Exactly a year ago today, sporting activities were brought to their knees when President Akufo Addo announced the suspension of all sporting activities following the outbreak of the coronavirus pandemic in the country.

That decision weighed heavily on all the sporting federations and, particularly, football, which was trying to bounce back from almost a year of non-activities as a result of a truncation due to the corruption expose’ by investigative journalist, Anas Aremeyaw Anas, in June 2018.

At that time, the Ghana Premier League was almost half-way through the season’s matches and the games were beginning to generate some excitement among fans.

That decision completely led to another cycle of cancellation of the league entirely despite other European countries playing behind closed doors, just to prevent the spread of the deadly virus.

Not only the premier league but the Division One League (DOL), right down to colts football as well as women football were all put on ice over that period. The Africa Cup of Nations (AFCON) qualifiers for the Black Stars were also affected as their qualifier against Sao Tome and Principe and South Africa had to be rescheduled.

The resultant impact was the massive job losses for over 500,000 individuals who earned a living directly through football, as well as technical team staff, according to Ghana Football Association president, (GFA) Kurt Okraku.

Other auxiliary staff and service providers, under the chain of football, were all denied an opportunity to earn an income likewise revenue needed by the state for development until the restriction was eased last November.

During that time, some club owners desperately had to reconsider the terms in the contract with their players and, for instance, according to Bechem United bankroller, Kingsley Owusu Achau, some of his players had to resort to farming just to enable them to keep their heads above water.

The precarious financial situation by some players and officials needed urgent intervention by the state and the response was the payment of a stipend of GH₵500 monthly to the women footballers as well as athletes from the lesser-known sports by the government.

Since the directives for the resumption of football activities in the country last year, the game has started generating some excitement again although the matches are supposed to be played under strict COVID-19 protocols with just about 20 per cent fans capacity allowed.

In spite of that, some clubs have incurred the wrath of the local football governing body after they failed to strictly implement the COVID-19 protocol during their games. Aduana Stars outstanding game against Hearts of Oak two months ago, for instance, saw more fans allowed into the stands than expected.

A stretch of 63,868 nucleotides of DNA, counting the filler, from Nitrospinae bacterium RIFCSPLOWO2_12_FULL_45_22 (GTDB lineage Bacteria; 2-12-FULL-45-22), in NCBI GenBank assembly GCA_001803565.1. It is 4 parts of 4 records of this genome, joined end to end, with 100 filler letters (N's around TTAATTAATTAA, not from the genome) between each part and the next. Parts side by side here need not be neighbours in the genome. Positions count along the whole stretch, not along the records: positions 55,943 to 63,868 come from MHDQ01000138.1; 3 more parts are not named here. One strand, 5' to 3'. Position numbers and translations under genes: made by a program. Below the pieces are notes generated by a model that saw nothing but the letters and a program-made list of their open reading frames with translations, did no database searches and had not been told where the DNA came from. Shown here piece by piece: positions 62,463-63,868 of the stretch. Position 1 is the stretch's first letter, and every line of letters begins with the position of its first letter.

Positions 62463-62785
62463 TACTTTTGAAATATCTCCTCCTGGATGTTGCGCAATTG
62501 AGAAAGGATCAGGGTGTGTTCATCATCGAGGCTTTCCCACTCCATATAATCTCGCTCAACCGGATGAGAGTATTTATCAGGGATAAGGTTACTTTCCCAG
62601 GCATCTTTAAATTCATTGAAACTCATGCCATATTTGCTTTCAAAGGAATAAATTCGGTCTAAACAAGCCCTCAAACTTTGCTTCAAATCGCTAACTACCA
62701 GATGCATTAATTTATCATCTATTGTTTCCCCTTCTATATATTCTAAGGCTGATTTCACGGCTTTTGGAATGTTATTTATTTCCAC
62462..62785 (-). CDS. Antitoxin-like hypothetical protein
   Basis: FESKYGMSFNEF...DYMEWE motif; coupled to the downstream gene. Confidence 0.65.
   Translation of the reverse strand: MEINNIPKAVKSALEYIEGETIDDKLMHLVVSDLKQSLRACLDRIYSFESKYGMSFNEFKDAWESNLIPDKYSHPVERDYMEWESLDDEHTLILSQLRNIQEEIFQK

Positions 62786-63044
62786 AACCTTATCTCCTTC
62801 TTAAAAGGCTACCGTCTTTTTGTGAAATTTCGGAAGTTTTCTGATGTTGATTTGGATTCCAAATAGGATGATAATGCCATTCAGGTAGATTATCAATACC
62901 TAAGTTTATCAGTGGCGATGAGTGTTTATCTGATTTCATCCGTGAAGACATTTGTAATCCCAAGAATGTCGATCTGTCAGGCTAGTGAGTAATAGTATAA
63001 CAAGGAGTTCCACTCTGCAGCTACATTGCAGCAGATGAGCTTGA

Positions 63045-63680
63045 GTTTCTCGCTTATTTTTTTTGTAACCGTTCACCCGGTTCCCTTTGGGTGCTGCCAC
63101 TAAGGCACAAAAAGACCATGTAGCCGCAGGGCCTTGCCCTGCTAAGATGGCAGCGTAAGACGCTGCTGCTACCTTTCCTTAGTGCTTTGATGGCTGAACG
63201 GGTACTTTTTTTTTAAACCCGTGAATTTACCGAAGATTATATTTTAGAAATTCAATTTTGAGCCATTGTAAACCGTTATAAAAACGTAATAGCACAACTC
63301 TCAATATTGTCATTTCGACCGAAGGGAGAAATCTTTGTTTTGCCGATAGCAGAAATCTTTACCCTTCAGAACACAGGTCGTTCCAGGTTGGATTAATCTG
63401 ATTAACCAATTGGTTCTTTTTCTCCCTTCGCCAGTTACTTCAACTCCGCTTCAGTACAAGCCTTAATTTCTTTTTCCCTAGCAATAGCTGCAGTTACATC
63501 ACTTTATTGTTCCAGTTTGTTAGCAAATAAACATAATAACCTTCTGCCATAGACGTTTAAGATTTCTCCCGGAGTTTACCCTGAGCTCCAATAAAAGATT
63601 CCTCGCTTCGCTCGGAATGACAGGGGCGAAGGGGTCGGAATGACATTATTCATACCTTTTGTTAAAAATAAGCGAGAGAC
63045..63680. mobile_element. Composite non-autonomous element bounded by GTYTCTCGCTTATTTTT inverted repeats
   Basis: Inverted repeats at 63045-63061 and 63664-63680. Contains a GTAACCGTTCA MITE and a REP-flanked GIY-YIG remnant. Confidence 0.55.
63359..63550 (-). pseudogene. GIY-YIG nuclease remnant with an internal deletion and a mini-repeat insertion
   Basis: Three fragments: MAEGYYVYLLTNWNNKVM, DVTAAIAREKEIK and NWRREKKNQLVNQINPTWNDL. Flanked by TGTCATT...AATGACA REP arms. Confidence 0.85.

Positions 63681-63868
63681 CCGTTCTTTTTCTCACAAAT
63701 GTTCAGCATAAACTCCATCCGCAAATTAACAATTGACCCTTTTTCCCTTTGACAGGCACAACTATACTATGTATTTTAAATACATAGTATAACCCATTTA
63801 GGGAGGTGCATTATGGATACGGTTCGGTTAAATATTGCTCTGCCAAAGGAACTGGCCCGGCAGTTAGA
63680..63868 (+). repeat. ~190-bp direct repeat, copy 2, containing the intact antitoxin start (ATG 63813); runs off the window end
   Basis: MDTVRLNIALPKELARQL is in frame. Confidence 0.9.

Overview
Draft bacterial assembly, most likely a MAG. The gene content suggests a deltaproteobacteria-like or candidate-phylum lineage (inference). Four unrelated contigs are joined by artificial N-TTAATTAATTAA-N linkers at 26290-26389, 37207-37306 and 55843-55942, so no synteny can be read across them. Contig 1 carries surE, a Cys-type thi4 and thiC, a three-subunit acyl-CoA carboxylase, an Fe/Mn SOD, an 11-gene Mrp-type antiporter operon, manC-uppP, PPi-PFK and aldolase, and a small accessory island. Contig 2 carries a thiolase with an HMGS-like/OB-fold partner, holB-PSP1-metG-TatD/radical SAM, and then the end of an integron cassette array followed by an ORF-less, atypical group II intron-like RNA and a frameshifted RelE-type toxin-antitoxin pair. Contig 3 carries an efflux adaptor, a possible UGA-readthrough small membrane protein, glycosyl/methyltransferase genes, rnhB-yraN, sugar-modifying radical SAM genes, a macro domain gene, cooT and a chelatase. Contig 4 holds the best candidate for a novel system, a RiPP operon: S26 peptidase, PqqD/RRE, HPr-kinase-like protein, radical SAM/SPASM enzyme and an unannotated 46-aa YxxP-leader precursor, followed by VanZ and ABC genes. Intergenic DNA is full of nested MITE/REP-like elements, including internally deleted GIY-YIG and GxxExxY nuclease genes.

Hearts of Oak were also convicted to playing behind closed doors for the rest of their matches after admitting more fans into the stands during their game against Accra Great Olympics.

Another sport that had to bear the full brunt of the President’s decision was boxing which had witnessed an upsurge in enthusiasm with the construction of the Bukom Boxing Arena.

Until the outbreak, the Arena had been buzzing with boxing activities and Bukom was the place to be for boxing fans on a Friday night but the hub, considered as the Las Vegas of Ghana boxing, became a ghost town following the suspension.

No activities took place over there and the pugilistic sport which was mostly loved and had produced some of the greatest athletes in the sports such as D.K Poison, Azumah Nelson, Ike Quartey, Joshua Clottey and Joseph Agbeko suffered a similar fate as football in terms of providing income for the boxers.

Easing of the restrictions, however, was received with glee by the fraternity and it didn’t take long for the first major bout to be organised in December.

Elisha Owusu, a US-based Ghanaian boxer, and Ben Annorah headlined the first bout to herald what was going to be a busy year for the game in order to cover up for the times lost during the suspension. Subsequently, several other bouts have been staged just to get the sport back to action.

  • Other sporting discipline

Golf was one main feature on the sporting calendar of this country with monthly medal competitions, keeping various courses such as the Tema Country Golf Course, Celebrity Golf Course, Achimota Golf Course, the Bok Nam Kim Golf Course, Tafo Golf Course, Royal Golf Course in Kumasi, among many others, very busy.

Sadly though, activities on these courses had to be suspended keeping away the services of caddies and other workers in the sports but this is about to change as the competition has started returning gradually to the various courses.

Others such as tennis, swimming, and other lesser-known sports which wasn’t affected too much by the restriction had to respect the decision and limit their competitive participation but they seem to be bouncing back with activities and tournaments.

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